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Proceedings Paper

The OmegaCAM 16K x 16K CCD detector system for the ESO VLT Survey Telescope (VST)
Author(s): Olaf Iwert; D. Baade; A. Balestra; A. Baruffolo; A. Bortolussi; F. Christen; C. Cumani; S. Deiries; M. Downing; C. Geimer; G. Hess; J. Hess; K. Kuijken; J. Lizon; B. Muschielok; H. Nicklas; R. Reiss; J. Reyes; A. Silber; J. Thillerup; E. Valentijn
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Paper Abstract

A 16K x 16K, 1 degree x 1 degree field, detector system was developed by ESO for the OmegaCAM instrument for use on the purpose built ESO VLT Survey Telescope (VST). The focal plane consists of an 8 x 4 mosaic of 2K x 4K 15um pixel e2v CCDs and four 2K x 4K CCDs on the periphery for the opto-mechanical control of the telescope. The VST is a single instrument telescope. This placed stringent reliability requirements on the OmegaCAM detector system such as 10 years lifetime and maximum downtime of 1.5 %. Mounting at Cassegrain focus required a highly autonomous self-contained cooling system that could deliver 65 W of cooling power. Interface space for the detector head was severely limited by the way the instrument encloses the CCD cryostat. The detector system features several novel ideas tailored to meet these requirements and described in this paper: Key design drivers of the detector head were the easily separable but precisely aligned connections to the optical field flattener on the top and the cooling system at the bottom. Material selection, surface treatment, specialized coatings and in-situ plasma cleaning were crucial to prevent contamination of the detectors. Inside the cryostat, cryogenic and electrical connections were disentangled to keep the configuration modular, integration friendly and the detectors in a safe condition during all mounting steps. A compact unit for logging up to 125 Pt100 temperature sensors and associated thermal control loops was developed (ESO's new housekeeping unit PULPO 2), together with several new modular Pt100 packaging and mounting concepts. The electrical grouping of CCDs based on process parameters and test results is explained. Three ESO standardized FIERA CCD controllers in different configurations are used. Their synchronization mechanism for read-out is discussed in connection with the CCD grouping scheme, the shutter, and the integrated guiding and image analysis facility with four independent 2K x 4K CCDs. An illustration of the data chain performance from CCD output to storage on hard-disk gives an impression of the challenge to shift 512 MB of data within 45 seconds via the standardized hierarchical ESO data acquisition network. Finally the safety and emergency features of the overall system are presented.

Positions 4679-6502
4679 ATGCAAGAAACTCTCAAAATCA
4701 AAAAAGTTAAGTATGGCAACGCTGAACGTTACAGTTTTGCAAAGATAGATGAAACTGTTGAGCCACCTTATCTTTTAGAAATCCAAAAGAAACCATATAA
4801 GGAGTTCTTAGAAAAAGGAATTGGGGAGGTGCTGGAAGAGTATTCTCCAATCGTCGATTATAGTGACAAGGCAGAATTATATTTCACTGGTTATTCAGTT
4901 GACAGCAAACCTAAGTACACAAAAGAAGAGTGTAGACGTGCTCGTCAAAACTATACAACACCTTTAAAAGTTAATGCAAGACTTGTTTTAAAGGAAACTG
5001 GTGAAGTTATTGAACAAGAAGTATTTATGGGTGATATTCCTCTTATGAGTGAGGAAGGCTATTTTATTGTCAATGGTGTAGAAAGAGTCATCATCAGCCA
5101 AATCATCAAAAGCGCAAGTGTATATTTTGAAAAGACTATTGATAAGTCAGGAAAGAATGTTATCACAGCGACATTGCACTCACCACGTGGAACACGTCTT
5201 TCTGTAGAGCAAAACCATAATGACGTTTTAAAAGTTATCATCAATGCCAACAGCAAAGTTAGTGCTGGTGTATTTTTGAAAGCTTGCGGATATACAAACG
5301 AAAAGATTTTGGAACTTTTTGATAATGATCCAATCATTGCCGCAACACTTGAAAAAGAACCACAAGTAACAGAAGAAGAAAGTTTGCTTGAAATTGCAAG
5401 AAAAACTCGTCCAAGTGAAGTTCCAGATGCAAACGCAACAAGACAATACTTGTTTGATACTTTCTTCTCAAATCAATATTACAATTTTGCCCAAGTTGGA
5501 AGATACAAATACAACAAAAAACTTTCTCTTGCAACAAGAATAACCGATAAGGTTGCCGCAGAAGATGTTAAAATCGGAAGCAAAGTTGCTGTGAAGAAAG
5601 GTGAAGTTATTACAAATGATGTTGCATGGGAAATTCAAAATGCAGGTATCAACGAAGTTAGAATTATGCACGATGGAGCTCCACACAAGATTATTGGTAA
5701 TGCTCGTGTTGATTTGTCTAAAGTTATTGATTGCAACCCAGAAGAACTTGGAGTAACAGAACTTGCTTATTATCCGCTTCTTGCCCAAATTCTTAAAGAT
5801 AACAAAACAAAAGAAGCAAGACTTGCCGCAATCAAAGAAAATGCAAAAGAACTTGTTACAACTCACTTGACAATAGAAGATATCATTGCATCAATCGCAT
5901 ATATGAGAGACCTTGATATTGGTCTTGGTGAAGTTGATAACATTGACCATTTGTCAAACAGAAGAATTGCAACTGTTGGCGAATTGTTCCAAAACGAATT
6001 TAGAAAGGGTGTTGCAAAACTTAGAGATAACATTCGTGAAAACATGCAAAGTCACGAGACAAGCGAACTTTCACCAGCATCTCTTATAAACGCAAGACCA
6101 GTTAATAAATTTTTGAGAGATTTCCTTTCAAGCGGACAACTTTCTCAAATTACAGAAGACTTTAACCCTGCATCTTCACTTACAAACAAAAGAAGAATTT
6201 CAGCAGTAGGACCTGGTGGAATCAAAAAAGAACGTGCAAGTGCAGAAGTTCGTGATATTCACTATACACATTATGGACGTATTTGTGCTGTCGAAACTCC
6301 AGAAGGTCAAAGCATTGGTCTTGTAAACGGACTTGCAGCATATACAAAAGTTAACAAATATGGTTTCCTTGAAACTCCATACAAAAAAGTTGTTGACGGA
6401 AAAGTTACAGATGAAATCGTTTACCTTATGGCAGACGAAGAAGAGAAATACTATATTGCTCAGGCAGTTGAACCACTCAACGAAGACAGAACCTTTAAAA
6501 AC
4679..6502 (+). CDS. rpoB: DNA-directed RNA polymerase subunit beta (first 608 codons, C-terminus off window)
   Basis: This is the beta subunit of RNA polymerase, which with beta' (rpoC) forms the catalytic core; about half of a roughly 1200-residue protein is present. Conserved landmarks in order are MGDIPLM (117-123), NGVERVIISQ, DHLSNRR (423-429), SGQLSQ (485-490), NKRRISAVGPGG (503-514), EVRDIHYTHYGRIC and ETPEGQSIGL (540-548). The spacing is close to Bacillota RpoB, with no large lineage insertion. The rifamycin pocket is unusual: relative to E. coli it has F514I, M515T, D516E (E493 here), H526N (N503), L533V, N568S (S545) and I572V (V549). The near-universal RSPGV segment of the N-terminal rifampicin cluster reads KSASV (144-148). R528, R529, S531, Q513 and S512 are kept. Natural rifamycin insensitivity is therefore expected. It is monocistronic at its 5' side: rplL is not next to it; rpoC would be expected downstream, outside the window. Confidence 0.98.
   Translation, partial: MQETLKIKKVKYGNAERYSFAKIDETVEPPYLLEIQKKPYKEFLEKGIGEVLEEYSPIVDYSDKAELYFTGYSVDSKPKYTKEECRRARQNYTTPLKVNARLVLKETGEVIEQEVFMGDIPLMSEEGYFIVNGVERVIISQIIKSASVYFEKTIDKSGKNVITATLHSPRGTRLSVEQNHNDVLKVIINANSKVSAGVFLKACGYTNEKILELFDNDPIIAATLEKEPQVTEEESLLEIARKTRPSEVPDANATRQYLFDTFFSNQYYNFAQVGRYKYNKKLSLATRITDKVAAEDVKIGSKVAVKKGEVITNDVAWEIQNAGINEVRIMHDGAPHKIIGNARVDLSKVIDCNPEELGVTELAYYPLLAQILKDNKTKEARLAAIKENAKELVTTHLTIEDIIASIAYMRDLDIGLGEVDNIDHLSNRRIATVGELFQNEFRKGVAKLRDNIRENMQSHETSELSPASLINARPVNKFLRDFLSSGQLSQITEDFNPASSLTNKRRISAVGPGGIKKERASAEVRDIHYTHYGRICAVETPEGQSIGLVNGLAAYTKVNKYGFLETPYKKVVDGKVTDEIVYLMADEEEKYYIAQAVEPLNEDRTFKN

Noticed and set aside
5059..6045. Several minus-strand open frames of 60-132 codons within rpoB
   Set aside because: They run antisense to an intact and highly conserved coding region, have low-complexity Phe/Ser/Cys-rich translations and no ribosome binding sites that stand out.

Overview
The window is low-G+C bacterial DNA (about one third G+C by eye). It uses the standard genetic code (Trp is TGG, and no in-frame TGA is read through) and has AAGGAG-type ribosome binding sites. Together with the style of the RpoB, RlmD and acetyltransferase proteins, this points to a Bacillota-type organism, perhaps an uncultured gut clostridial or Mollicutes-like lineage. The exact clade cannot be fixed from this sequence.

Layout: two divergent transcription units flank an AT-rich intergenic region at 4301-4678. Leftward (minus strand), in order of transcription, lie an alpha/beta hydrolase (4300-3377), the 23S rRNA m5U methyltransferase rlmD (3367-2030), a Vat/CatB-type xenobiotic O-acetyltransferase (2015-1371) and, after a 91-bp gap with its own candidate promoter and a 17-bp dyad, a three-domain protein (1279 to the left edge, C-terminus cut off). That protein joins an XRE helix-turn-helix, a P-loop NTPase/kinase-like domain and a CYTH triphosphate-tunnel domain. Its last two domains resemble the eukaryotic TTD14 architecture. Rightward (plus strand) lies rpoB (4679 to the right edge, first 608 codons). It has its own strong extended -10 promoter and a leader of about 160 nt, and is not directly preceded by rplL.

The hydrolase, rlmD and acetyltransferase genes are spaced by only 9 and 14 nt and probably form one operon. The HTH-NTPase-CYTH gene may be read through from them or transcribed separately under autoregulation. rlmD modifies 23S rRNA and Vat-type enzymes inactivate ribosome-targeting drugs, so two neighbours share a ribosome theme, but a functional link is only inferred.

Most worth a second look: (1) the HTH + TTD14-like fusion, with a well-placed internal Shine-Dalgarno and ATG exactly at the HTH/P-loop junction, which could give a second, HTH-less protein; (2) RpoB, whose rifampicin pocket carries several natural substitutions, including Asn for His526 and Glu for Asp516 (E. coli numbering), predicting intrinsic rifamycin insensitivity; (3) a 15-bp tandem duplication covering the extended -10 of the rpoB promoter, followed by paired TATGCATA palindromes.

Paper Details

Date Published: 15 June 2006
PDF: 12 pages
Proc. SPIE 6276, High Energy, Optical, and Infrared Detectors for Astronomy II, 62760A (15 June 2006); doi: 10.1117/12.671599
Show Author Affiliations
Olaf Iwert, European Southern Observatory (Germany)
D. Baade, European Southern Observatory (Germany)
A. Balestra, European Southern Observatory (Germany)
A. Baruffolo, Osservatorio Astronomico di Padova (Italy)
A. Bortolussi, European Southern Observatory (Germany)
F. Christen, Kapteyn Institute (Netherlands)
C. Cumani, European Southern Observatory (Germany)
S. Deiries, European Southern Observatory (Germany)
M. Downing, European Southern Observatory (Germany)
C. Geimer, European Southern Observatory (Germany)
G. Hess, European Southern Observatory (Germany)
J. Hess, Univ. Sternwarte München (Germany)
K. Kuijken, Sterrewacht Leiden (Netherlands)
J. Lizon, European Southern Observatory (Germany)
B. Muschielok, Univ. Sternwarte München (Germany)
H. Nicklas, Insititut für Astrophysik (Germany)
R. Reiss, European Southern Observatory (Germany)
J. Reyes, European Southern Observatory (Germany)
A. Silber, European Southern Observatory (Germany)
J. Thillerup, European Southern Observatory (Germany)
E. Valentijn, Kapteyn Institute (Netherlands)

Published in SPIE Proceedings Vol. 6276:
High Energy, Optical, and Infrared Detectors for Astronomy II
David A. Dorn; Andrew D. Holland, Editor(s)

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